A concise biography of the divisive Pakistani leader.
In this sharp, perceptive contribution to the Icons series, Allen (Chair, English/Bennington Coll.; The Other Side of the Mirror: an American Travels through Syria, 2011, etc.) examines the controversial Benazir Bhutto (1953-2007), who served two nonconsecutive terms as prime minister in the 1980s and 1990s. Although young Nobel Prize winner Malala Yousafzai called Bhutto an inspiration, the woman who emerges here was arrogant, self-serving, and narcissistic (“addicted to adulation”). As she gained power, the author writes, her pretensions became “elevated from the monarchical…to the positively imperial.” By the time she was installed as prime minister for the second time, in 1993, she “simply caved in to the culture of corruption—indeed excelled in it.” She gave her greedy husband multiple government positions, allowing the couple to enrich themselves on an unprecedented scale—the author estimates they gleaned $2 billion to $3 billion in graft. Bhutto’s outsized sense of self-importance had been nurtured by her powerful father, Pakistan’s president and, later, prime minister. He sent his glamorous, indulged, “pampered favorite daughter” to Radcliffe, then Oxford, where he pressed her to hone her talents as a public speaker by standing for election as president of the Oxford Union, a prestigious debating society. Observers of her career remarked that “style tended to trump substance.” She defined leadership as “being charismatic, as pulling together alliances in a personal way,” rather than making and carrying out policy. Allen’s interviews with a few of Bhutto’s American contemporaries give this biography immediacy and candor, and she distills information from published material, such as Bhutto’s own whitewashed autobiography and scholar Stanley Wolpert’s biography of her father. These sources provide ample evidence of American support and manipulation of Pakistan’s “military, authoritarian regime” and “facade of democracy.”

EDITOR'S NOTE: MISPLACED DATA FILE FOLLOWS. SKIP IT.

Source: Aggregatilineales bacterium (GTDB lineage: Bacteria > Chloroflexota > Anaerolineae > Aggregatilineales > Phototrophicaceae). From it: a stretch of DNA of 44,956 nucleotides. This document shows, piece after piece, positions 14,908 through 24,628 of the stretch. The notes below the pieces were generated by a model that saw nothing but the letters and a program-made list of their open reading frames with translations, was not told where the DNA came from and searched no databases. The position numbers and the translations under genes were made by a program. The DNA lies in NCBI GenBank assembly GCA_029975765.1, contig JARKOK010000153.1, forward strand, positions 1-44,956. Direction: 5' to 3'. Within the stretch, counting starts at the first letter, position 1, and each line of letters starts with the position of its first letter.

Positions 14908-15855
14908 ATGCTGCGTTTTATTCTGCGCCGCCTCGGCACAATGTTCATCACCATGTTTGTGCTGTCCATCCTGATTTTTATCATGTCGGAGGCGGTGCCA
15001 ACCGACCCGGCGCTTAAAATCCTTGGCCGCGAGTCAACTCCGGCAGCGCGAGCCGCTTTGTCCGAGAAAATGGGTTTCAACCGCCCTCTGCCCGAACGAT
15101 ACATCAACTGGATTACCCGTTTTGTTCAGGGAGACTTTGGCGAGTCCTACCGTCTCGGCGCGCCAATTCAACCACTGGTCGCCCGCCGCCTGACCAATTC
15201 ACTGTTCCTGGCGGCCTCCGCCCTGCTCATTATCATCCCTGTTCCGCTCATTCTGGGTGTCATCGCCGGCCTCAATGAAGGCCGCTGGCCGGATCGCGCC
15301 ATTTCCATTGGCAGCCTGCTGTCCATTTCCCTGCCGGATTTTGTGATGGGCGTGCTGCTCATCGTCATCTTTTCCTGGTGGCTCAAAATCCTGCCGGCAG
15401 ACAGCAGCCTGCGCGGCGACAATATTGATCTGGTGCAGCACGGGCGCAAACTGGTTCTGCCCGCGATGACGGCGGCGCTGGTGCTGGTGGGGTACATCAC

Although drawing on only limited Pakistani sources, Allen nevertheless creates a compelling look at Bhutto’s tumultuous life and Pakistan’s roiling history.